CANBERRA, Nov. 11 (Xinhua) -- A coalition of Australia's most respected doctors' groups called for a tax on sugar on Friday.
They claim obesity, which is often brought on by excessive sugar consumption, is the most pressing public health issue in Australia.
In a six-point plan to tackle obesity, the Committee of Presidents of Medical Colleges, representing bodies including the Royal Australasian Colleges of Surgeons, Physicians and General Practitioners (GPs) recommend that obesity be classified as a chronic disease and a tax on sugar-sweetened drinks be introduced.
Nick Talley, head of the committee, said the government needed to tackle sugar over-use as a public health issue, in the same way it tackled smoking.
"We need leadership, not just telling people to lose weight," Talley told the Australian Broadcasting Corporation (ABC).
"With smoking and tobacco control, we took risks and it had a dramatic effect."
Talley said obesity was a "real disease, not simply a lifestyle choice."
The committee has also called for targeted training for medical professionals to ensure a focus on nutrition, physical activity and obesity prevention as well as better treatment options for obesity.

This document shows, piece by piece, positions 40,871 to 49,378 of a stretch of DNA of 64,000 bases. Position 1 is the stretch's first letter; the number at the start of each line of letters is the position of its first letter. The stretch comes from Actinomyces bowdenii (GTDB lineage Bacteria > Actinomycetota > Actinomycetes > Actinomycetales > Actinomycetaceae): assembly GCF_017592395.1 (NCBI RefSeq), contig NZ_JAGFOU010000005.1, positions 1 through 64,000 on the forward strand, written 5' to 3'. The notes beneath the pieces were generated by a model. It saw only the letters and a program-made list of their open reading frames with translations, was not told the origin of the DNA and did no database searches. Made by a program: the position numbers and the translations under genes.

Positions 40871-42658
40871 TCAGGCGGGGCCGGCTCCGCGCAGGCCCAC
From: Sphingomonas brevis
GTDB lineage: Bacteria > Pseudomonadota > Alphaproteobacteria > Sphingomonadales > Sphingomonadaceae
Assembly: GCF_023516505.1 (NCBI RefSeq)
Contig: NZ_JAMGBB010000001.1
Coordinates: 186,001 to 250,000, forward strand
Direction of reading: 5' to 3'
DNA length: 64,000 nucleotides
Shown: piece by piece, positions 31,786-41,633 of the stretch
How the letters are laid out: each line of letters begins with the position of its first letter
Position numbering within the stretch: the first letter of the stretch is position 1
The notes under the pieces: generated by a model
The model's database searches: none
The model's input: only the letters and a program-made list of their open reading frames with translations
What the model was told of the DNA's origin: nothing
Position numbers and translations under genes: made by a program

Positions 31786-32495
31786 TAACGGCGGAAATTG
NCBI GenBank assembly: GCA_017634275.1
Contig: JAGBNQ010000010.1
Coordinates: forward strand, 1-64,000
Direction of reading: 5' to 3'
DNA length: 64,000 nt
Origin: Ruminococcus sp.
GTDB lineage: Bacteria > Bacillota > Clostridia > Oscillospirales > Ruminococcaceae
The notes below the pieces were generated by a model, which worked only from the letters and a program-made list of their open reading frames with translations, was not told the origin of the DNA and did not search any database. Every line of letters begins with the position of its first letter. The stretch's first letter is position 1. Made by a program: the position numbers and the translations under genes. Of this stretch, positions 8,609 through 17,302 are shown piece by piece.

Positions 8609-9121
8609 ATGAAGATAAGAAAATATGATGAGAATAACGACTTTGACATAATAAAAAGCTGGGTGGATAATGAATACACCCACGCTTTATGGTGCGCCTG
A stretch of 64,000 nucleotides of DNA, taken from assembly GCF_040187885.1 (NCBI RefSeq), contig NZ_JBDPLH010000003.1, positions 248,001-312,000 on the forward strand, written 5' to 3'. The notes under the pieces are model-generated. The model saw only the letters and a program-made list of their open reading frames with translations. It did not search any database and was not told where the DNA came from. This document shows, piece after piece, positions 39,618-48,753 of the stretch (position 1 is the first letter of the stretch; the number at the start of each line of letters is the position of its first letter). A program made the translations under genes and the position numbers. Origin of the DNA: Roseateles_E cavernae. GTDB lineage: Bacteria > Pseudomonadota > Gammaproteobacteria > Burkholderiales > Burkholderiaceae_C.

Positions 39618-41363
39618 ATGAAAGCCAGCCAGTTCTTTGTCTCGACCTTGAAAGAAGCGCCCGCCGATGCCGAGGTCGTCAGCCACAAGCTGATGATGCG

Bastian Seidel, president of the Royal Australasian College of GPs, said the medical profession would lead the way by offering healthier food choices to staff in hospitals, medical colleges and universities and restricting the access to sugar-sweetened drinks.
"We need to live by the advice that we are giving to our patients," Seidel told the ABC.
The World Health Organization (WHO) in October urged countries to adopt a 20-percent tax on sugary drinks, saying that tooth decay and obesity would be reduced by lowering sugar intake.
Director of the Menzies Centre for Health Police at the University of Sydney, Andrew Wilson, said that 11.2 million Australian adults, or 66 percent of the population, were obese or overweight.
"It is critical that we do something to overcome the inaction on obesity," Wilson said.
Research published in October revealed that Australians were consuming an average of 16 teaspoons of added sugar every day, more than double the amount recommended by WHO.